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Chapter 5 The Cell Membrane
AP Biology
2007-2008
Overview
 Cell membrane separates living cell from
nonliving surroundings

thin barrier = 8nm thick
 Controls traffic in & out of the cell


selectively permeable
allows some substances to cross more easily
than others
 hydrophobic vs hydrophilic
 Made of phospholipids, proteins & other
macromolecules
AP Biology
Phosphate
Phospholipids
 Fatty acid tails

hydrophobic
 Phosphate group head

hydrophilic
Fatty acid
 Arranged as a bilayer
Aaaah,
one of those
structure–function
examples
AP Biology
Phospholipid bilayer
polar
hydrophilic
heads
nonpolar
hydrophobic
tails
polar
hydrophilic
heads
AP Biology
More than lipids…
 In 1972, S.J. Singer & G. Nicolson
proposed that membrane proteins are
inserted into the phospholipid bilayer
It’s like a fluid…
It’s like a mosaic…
It’s the
Fluid Mosaic Model!
AP Biology
Membrane is a collage of proteins & other molecules
embedded in the fluid matrix of the lipid bilayer
Glycoprotein
Extracellular fluid
Glycolipid
Phospholipids
Cholesterol
Transmembrane
proteins
Peripheral
protein
Cytoplasm
AP Biology
Filaments of
cytoskeleton
Membrane fat composition varies
 Fat composition affects flexibility

membrane must be fluid & flexible
 about as fluid as thick salad oil

% unsaturated fatty acids in phospholipids
 keep membrane less viscous
 cold-adapted organisms, like winter wheat
 increase % in autumn

AP Biology
cholesterol in membrane
Membrane Proteins
 Proteins determine membrane’s specific functions

cell membrane & organelle membranes each have
unique collections of proteins
 Membrane proteins:

peripheral proteins
 loosely bound to surface of membrane
 cell surface identity marker (antigens)

integral proteins
 penetrate lipid bilayer, usually across whole membrane
 transmembrane protein
 transport proteins
 channels, permeases (pumps)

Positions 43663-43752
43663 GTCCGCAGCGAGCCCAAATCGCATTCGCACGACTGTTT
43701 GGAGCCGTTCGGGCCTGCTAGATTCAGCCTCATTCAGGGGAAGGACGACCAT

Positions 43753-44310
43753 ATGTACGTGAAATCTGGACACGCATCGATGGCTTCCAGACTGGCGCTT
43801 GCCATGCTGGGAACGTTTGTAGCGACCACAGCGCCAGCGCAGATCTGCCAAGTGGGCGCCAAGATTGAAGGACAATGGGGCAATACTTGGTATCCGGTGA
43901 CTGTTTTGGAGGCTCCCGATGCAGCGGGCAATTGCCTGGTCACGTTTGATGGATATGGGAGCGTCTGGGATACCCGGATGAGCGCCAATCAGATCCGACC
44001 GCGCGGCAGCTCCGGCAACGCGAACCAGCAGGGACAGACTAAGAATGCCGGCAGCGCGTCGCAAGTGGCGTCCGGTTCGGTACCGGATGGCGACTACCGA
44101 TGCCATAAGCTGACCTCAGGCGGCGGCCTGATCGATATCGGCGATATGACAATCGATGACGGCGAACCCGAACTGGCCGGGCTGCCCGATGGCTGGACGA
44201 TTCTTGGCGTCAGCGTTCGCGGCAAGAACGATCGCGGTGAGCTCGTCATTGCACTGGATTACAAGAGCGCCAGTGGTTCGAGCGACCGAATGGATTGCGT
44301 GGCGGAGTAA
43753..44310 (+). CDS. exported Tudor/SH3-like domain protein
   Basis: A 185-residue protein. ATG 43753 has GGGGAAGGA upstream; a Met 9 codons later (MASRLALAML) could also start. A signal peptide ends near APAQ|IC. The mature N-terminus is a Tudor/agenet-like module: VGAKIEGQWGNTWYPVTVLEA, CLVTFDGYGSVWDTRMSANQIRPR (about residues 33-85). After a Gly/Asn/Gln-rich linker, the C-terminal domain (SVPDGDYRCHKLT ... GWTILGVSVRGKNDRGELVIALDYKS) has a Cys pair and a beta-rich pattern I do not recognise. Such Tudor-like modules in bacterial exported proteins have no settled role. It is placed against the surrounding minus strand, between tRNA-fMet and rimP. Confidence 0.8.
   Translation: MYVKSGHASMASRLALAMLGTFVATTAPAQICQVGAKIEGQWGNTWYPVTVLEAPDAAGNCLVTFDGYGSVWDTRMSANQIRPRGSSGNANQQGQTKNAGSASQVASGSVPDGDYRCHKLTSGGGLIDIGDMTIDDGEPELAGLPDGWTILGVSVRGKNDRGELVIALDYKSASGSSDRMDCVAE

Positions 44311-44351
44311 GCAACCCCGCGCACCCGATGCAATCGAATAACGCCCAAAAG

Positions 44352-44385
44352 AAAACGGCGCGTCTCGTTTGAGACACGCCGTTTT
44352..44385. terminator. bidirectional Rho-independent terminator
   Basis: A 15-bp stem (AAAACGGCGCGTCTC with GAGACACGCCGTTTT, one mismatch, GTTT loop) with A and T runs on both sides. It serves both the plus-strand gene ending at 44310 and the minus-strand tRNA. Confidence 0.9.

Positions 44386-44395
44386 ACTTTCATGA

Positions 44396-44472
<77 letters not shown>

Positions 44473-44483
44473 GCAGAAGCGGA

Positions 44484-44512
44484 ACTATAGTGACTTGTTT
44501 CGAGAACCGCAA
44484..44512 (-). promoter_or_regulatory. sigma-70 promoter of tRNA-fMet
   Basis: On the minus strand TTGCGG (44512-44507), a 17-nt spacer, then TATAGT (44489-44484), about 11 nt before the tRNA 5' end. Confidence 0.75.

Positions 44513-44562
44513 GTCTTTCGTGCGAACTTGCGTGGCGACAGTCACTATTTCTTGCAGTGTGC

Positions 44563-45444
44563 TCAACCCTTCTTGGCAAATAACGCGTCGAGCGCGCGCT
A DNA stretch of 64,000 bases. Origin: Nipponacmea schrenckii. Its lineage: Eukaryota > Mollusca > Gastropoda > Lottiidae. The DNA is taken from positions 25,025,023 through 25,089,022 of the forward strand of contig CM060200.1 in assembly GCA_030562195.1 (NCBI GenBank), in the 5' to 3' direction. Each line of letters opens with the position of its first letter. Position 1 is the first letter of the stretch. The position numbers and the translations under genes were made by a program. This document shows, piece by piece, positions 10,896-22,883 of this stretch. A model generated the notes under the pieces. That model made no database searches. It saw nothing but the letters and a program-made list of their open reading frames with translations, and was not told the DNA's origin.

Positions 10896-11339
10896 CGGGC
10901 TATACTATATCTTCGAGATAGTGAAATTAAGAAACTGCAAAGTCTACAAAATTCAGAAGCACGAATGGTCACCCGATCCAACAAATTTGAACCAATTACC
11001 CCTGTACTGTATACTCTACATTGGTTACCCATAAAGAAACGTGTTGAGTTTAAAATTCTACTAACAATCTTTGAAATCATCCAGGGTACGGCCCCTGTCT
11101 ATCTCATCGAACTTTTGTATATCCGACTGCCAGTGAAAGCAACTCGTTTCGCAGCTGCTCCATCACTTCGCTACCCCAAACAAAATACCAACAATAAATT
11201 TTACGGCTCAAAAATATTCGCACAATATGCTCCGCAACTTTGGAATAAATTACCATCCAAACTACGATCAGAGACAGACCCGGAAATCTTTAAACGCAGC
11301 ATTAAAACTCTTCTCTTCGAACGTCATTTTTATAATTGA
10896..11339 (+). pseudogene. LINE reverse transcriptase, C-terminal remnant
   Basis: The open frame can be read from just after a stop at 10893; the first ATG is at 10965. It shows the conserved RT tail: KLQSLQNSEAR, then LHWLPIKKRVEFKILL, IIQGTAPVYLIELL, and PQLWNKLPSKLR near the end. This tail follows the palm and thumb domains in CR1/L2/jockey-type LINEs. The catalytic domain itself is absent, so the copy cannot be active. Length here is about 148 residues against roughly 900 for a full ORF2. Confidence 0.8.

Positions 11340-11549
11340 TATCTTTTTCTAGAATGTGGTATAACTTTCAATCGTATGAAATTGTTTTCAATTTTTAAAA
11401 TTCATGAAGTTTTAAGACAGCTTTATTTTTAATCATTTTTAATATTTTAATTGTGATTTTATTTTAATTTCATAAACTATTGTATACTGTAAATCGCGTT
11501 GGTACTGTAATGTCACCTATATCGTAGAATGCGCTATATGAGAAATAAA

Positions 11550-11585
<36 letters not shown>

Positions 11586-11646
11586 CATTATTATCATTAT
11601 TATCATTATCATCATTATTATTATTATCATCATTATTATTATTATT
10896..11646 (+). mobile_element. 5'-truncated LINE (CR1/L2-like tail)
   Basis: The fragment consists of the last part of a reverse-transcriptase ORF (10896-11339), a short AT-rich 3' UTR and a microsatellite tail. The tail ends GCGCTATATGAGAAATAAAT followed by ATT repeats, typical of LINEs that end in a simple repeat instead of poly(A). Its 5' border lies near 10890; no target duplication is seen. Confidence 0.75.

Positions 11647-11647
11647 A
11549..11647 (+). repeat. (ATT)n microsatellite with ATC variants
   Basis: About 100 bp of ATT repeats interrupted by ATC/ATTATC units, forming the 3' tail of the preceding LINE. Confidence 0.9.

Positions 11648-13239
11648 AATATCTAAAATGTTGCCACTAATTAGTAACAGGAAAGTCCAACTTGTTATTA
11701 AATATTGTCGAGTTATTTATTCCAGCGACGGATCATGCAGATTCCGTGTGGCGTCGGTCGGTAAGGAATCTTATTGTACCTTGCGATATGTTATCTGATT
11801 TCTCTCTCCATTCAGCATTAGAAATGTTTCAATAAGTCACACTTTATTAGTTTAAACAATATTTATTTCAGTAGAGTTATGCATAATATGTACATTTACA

AP Biology
Why are
proteins the perfect
molecule to build structures
in the cell membrane?
AP Biology
2007-2008
Classes of amino acids
What do these amino acids have in common?
nonpolar & hydrophobic
AP Biology
Classes of amino acids
What do these amino acids have in common?
I like the
polar ones
the best!
AP Biology
polar & hydrophilic
Proteins domains anchor molecule
 Within membrane

Polar areas
of protein
nonpolar amino acids
 hydrophobic
 anchors protein
into membrane
 On outer surfaces of
membrane

polar amino acids
 hydrophilic
 extend into
AP Biology
extracellular fluid &
into cytosol
Nonpolar areas of protein
H+
Examples
Retinal
chromophore
NH2
water channel
in bacteria
Porin monomer
b-pleated sheets
Bacterial
outer
membrane
Nonpolar
(hydrophobic)
a-helices in the
cell membrane
COOH
H+
Cytoplasm
proton pump channel
in photosynthetic bacteria
AP Biology
function through
conformational change =
shape change
Many Functions of Membrane Proteins
Outside
Plasma
membrane
Inside
AP Biology
Transporter
Enzyme
activity
Cell surface
receptor
Cell surface
identity marker
Cell adhesion
Attachment to the
cytoskeleton
Membrane carbohydrates
 Play a key role in cell-cell recognition

ability of a cell to distinguish one cell
from another
 antigens
important in organ &
tissue development
 basis for rejection of
foreign cells by
immune system

AP Biology
Any Questions??
AP Biology
Movement across the
Cell Membrane
AP Biology
2007-2008
Diffusion
 2nd Law of Thermodynamics
governs biological systems

universe tends towards disorder (entropy)
 Diffusion

AP Biology
movement from high  low concentration
Diffusion
 Move from HIGH to LOW concentration
“passive transport”
 no energy needed

AP Biology
diffusion
movement of water
osmosis
Diffusion across cell membrane
 Cell membrane is the boundary between
inside & outside…

separates cell from its environment
Can it be an impenetrable boundary?
NO!
OUT
IN
food
carbohydrates
sugars, proteins
amino acids
lipids
salts, O2, H2O
AP Biology
OUT
IN
waste
ammonia
salts
CO2
H2O